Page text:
I create my own eyelets for use on Christmas ornaments and miniature birdhouses. It only takes a few seconds per eyelet once you get the material and tools. Shown in the top two photos are the tools and supplies. I have two sets of beading pliers, one of which is an antique, that Iíve grown used to and use them almost exclusively. The other tools are a pair of side cutters, needle nose pliers, and a 3/32 drill bit. The supplies are 20 ga beading wire, super glue, and an ornament needing an eyelet.



    I start with 20 gauge gold beading wire, available at Walmart, and a pair of beading pliers made for bending wire. I first pull 5 inches of wire off of the spool, then holding the wire with the beading pliers about 2 inches from the end, I make the first loop, creating an eye. Still holding the wire by the loop, I begin to wrap the wire tightly around itself.



    I make sure to keep the wraps tight around the spool end of the wire, and close to the previous wrap to ensure a uniform wrap. Once your wrap nears the end of the wire, it is difficult to bend the wire with your fingers, so I use the needle nose to crimp the last ľ inch or so, and I then snip the completed eyelet off with the side cutters.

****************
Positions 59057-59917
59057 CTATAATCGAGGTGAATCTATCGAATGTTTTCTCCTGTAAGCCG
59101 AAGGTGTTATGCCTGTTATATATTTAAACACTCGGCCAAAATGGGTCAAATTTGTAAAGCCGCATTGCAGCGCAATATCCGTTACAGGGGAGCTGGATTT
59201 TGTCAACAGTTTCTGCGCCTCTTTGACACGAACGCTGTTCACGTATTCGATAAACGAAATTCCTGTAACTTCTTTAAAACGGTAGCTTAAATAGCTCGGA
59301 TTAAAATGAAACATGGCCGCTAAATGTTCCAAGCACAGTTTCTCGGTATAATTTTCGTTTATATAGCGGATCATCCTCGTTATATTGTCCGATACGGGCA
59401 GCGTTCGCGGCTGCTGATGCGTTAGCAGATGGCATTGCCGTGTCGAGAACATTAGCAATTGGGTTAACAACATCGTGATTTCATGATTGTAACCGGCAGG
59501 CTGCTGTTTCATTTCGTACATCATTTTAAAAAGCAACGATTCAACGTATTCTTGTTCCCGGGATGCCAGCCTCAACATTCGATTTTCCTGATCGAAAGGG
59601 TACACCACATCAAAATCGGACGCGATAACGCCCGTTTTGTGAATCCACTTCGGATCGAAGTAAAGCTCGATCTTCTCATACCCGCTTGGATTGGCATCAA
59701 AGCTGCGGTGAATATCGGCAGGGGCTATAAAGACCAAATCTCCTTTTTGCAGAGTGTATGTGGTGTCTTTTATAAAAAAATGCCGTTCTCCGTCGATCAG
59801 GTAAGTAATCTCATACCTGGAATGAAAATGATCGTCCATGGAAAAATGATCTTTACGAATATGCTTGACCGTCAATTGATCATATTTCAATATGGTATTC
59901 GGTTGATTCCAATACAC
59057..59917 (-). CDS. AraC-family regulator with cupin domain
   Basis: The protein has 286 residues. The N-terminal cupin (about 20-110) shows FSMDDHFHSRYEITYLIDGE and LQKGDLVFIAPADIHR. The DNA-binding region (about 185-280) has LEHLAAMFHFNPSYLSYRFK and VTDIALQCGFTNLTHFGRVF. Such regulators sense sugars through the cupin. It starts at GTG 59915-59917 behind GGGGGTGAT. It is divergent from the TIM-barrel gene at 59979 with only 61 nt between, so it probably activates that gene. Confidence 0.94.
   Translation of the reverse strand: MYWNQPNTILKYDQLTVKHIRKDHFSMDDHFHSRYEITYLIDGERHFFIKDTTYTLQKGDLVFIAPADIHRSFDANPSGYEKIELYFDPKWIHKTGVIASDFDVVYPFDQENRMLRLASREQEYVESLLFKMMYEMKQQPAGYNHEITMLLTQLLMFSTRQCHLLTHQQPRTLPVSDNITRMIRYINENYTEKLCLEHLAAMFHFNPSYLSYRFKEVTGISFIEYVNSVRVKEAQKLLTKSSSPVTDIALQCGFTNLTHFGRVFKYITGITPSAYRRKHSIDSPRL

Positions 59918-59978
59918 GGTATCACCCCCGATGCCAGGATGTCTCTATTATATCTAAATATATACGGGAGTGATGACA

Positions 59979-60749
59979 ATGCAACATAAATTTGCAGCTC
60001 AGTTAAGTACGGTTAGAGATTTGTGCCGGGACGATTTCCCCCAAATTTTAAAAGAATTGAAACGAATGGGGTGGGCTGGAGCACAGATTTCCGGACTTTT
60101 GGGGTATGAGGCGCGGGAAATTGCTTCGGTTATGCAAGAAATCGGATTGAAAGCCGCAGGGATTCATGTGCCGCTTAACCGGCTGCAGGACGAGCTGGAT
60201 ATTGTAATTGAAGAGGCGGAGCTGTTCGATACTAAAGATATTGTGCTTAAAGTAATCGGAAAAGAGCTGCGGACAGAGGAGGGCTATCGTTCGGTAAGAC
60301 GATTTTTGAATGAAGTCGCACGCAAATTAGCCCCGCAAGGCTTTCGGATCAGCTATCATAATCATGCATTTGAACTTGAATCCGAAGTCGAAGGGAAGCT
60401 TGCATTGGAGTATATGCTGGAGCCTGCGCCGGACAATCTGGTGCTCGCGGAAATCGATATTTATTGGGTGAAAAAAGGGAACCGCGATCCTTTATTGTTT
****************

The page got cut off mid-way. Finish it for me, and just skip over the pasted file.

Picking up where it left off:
Make sure you have a pinprick made with a icepick or suitable tool in the end of the ornament to start your drill bit in before drilling the hole for the eyelet. It has been my experience that using the 20 ga wire in conjunction with the 3/32 bit makes a pretty snug fit.

    Youíll have to experiment with drill and wire size to find what works for you.



    At this point you are ready to insert the eyelet. Put a drop of super glue in the hole, and using the beading pliers insert the eyelet into the hole. I find it to be rather snug so I tend to twist the eyelet into the hole using the wraps somewhat like screw threads to help it twist in. Using the beading pliers makes this much easier, and also prevents fingers from being permanently attached to the eyelet and ornament.



    These take only seconds to make, and are quite handsome even if I do say so myself!

    Comments 18 Comments
    1. Ken Fitzgerald's Avatar
      Ken Fitzgerald -
      Excellent tutorial! Well done Jim!
    1. Andrew Raymond's Avatar
      Andrew Raymond -
      Thank you for your efforts and super job.........